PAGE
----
Printmaking and Why it is Important

Printmaking is a form of art where the art can, create more than one of the same piece of art. A basic description of printmaking is transferring ink into a canvas (usually paper). These pieces are called prints. While an artist can create a similar image more than once, each print is slightly different, due to certain variables. That's why each print is considered an original and not a copy. The invention of printmaking was a revolutionary one because it allowed people to create several copies of one item without having to start from scratch for each one. The earliest form of printmaking was invented in China in AD 105. At this time it was likely used to print designs onto cloth and to print text and images on paper. 
Untitled Print by Richard Mock

Description: This print shows an alligator in a body of water, with its jaw in the air, try to eat a dead bird hanging over it. You can see who men, one of them holding a gun, pointing it at the alligator and the other watching the whole thing happen. The bird seem to be bait for the alligator, and we can assume that the who men are hunters. Around the alligator there is a frog on a lily pad and a fish leaping in the air. The entire print is black and white.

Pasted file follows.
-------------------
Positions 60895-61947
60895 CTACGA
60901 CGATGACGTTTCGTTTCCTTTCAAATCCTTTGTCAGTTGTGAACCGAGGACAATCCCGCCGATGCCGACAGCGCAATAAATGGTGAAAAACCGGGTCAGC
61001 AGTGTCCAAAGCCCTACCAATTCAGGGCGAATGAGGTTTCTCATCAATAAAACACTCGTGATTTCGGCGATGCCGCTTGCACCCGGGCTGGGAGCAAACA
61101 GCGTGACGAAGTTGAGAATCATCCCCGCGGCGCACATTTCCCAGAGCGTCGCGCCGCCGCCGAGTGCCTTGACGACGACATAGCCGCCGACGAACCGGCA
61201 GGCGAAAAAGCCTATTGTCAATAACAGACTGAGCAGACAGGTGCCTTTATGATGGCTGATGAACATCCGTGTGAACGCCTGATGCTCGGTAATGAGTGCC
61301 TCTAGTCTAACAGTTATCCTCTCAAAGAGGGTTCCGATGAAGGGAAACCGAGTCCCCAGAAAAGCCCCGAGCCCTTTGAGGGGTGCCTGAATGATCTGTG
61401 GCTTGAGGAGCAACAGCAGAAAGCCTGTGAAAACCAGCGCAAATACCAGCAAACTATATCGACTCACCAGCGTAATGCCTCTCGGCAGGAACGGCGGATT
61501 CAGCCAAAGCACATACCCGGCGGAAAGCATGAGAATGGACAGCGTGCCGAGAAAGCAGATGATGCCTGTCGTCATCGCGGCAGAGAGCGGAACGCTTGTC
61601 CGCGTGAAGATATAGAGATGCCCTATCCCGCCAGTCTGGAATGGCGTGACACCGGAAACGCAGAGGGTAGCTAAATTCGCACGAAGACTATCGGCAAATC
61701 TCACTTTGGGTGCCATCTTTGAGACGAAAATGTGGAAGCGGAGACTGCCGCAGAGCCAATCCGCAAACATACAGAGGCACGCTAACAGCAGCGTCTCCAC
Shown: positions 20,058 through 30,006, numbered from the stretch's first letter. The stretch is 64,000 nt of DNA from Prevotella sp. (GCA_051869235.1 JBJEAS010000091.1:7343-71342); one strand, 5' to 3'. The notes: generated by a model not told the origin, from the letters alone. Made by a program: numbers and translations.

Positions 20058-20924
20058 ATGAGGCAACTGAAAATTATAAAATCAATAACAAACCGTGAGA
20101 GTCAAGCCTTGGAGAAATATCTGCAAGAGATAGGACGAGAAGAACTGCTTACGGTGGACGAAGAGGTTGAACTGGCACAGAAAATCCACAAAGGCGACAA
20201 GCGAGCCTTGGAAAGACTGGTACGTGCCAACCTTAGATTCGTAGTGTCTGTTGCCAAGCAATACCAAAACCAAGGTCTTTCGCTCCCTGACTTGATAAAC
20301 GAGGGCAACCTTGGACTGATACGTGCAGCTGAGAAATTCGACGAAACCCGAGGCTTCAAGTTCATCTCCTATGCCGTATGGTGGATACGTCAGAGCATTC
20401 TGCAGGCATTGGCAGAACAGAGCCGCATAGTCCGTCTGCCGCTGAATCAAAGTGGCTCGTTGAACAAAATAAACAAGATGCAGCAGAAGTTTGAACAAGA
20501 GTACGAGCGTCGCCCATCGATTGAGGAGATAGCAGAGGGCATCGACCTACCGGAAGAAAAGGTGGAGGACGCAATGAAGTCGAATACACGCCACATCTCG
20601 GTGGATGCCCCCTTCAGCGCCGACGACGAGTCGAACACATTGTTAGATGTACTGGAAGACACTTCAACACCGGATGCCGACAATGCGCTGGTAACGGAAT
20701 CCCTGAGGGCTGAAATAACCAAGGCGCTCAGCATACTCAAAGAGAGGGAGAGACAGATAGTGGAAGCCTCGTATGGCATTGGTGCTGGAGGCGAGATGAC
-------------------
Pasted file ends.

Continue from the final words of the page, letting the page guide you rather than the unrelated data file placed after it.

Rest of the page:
Analyze: Since the print is only using black and white, it leaves the audience to really focus on what is happening. The whole thing is very bold, and the eye goes to the alligator first, as it is the biggest and darkest part of the print. The artist uses different thicknesses of lines to create contrast. 

Interpret: I believe that this print is about the circle of life. It shows the alligator eating a bird, just as it is about to be killed itself. However, the print also speaks to the treatment of animals, and who gets to kill them. Everything in the water, around the alligator is real and alive, but everything on land is artificial. 

Judgement: I think that this is a very good print, as it uses contrast. The print is overall very interesting, as I leaves the audience wondering what will happen next.